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More Maori graduates to benefit businesses

University of Canterbury to produce more Maori graduates to benefit businesses

May 23, 2014

The University of Canterbury is producing graduate students who will be of significant benefit to Maori organisations and businesses in the future and a special new course soon will up the ante.

The university is providing new ways to assist graduates for real world situations, whether that is working for iwi corporates, or for local or national government agencies, or in private business.

The graduates will be able to apply new skills and knowledge to many working relationships where employers are committed to productive work for, with, or by Māori organisations and businesses.

``This is particularly relevant within the Canterbury context. Ngāi Tahu are a significant driver of, and influence on the Christchurch rebuild and many businesses will appreciate the need for staff who have these skills,’’ Associate Professor Te Maire Tau, director of the university Ngai Tahu Research Centre says.

``A new course starting in July will focus on indigenous economic development within the South Island. This will be of significant benefit down the track to Ngai Tahu which contributes more than $200 million annually to the South Island economy, through job creation, purchasing and putting profits back into the community.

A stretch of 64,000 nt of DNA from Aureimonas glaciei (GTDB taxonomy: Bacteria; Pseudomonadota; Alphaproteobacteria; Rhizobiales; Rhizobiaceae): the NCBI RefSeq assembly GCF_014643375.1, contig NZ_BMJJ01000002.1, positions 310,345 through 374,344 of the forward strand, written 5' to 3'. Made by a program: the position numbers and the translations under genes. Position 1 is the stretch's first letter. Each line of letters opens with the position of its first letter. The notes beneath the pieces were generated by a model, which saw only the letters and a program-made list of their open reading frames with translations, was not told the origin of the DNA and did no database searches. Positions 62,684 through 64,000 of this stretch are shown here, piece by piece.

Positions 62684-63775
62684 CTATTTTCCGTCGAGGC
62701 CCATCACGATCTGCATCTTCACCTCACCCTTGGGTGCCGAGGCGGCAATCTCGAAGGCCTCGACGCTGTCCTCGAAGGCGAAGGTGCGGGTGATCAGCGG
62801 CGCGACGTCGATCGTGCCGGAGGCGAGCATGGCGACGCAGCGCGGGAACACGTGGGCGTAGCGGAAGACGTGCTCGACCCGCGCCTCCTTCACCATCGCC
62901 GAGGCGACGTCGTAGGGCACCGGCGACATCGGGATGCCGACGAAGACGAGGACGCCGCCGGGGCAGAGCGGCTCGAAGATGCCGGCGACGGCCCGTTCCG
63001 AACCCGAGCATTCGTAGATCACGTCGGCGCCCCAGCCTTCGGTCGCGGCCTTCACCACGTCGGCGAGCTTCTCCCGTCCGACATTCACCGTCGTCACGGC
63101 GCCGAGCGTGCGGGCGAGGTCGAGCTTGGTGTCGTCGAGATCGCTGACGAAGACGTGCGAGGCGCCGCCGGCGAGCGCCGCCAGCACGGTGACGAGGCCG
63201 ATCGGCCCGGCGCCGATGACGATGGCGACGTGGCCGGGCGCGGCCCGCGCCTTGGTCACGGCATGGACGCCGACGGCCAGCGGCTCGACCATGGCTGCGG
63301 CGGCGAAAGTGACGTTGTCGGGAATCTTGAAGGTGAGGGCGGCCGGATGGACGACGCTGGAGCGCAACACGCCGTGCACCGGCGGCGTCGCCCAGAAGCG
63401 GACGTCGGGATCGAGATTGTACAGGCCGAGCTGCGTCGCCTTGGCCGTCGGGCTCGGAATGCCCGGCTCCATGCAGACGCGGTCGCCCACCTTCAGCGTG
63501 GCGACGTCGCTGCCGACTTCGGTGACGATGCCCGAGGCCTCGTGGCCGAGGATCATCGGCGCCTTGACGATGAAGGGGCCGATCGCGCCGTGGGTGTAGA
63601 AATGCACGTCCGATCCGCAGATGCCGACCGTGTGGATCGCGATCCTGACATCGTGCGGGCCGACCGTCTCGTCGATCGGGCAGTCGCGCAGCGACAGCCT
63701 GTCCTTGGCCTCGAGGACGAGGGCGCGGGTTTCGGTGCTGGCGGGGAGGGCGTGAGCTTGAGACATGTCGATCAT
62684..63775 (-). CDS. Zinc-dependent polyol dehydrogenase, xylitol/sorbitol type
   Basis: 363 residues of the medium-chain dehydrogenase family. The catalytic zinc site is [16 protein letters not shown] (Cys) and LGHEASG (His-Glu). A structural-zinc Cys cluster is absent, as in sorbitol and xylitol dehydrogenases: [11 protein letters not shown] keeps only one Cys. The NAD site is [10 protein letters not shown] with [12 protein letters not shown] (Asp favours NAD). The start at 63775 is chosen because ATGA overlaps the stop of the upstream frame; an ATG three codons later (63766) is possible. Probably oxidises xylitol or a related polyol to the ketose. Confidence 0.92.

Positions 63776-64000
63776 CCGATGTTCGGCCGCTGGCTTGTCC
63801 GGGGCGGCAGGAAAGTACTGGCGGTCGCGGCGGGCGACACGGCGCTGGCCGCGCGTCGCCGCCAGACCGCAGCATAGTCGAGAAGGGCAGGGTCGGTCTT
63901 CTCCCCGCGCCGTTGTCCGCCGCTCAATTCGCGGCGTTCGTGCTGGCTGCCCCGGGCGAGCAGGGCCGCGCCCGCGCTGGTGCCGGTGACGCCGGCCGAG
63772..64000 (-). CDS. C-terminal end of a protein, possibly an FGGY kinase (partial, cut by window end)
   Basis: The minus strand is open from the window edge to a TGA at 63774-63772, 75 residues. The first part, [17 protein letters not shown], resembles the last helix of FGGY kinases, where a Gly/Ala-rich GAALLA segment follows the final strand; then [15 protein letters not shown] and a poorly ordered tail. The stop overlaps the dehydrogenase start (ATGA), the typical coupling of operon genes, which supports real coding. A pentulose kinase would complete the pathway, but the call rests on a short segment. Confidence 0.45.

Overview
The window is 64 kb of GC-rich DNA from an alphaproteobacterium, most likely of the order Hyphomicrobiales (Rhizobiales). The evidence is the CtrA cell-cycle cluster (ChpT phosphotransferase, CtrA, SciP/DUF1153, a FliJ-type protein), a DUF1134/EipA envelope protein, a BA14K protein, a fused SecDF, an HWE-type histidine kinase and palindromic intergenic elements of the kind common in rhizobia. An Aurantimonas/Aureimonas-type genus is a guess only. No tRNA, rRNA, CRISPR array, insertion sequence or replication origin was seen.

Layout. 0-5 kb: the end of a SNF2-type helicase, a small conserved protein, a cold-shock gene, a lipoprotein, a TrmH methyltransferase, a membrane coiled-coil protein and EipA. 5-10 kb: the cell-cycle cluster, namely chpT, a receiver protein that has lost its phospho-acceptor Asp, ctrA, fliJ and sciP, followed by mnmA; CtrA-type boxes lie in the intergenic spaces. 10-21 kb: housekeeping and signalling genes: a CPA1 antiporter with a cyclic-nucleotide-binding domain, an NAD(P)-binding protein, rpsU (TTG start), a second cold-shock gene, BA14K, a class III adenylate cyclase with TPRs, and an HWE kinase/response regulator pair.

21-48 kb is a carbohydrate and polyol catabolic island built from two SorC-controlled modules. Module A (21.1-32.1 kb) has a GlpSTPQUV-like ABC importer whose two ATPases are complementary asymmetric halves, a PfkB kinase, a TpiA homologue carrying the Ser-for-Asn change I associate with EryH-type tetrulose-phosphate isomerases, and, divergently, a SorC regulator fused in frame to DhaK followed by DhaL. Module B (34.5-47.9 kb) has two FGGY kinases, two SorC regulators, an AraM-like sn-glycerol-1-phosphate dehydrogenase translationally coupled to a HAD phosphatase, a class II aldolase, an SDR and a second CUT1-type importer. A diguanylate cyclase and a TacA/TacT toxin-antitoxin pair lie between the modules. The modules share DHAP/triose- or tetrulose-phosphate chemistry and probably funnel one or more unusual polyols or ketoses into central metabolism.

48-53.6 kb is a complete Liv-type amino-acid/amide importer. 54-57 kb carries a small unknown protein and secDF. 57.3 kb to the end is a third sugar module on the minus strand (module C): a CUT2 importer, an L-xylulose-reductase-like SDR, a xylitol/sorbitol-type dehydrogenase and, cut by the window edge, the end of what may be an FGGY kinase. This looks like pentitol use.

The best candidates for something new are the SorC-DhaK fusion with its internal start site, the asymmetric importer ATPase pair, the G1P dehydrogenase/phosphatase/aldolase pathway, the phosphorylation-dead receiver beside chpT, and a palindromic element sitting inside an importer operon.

``One of Ngāi Tahu’s strategic goals is to build mutually beneficial relationships with government and private and community sectors.

``The history of Ngāi Tahu provides a fascinating backdrop for students. In the 1970s it was a small impoverished tribal community that had been reduced to a membership of less than 400. Within two decades the tribe had emerged as one of the largest corporations in the South Island with a tribal membership of over 50, 000.

``Today the commercial asset base is now in excess of $809 million. Ngāi Tahu is the largest private land owner in the South Island with significant interests in fisheries and tourism.

Students will have direct contact to key people who participated in the claim settlement process, as well as seeing how change can benefit all communities, not just Māori. Many non-Māori domestic students will find this course of great interest as it offers a unique perspective on indigenous economic development, as well as skills valuable in many careers,’’ Associate Professor Tau says.

Students will learn how historical characteristics of what an iwi is, how it functions and the intellectual history of its evolution into a tribal corporation.

They will establish an understanding of international political and economic trends and how these trends have underpinned tribal development.

More than 900 Māori students are studying at the University of Canterbury and the long term strategy of the Ngāi Tahu Research Centre is to develop student bicultural competency and confidence.

ends

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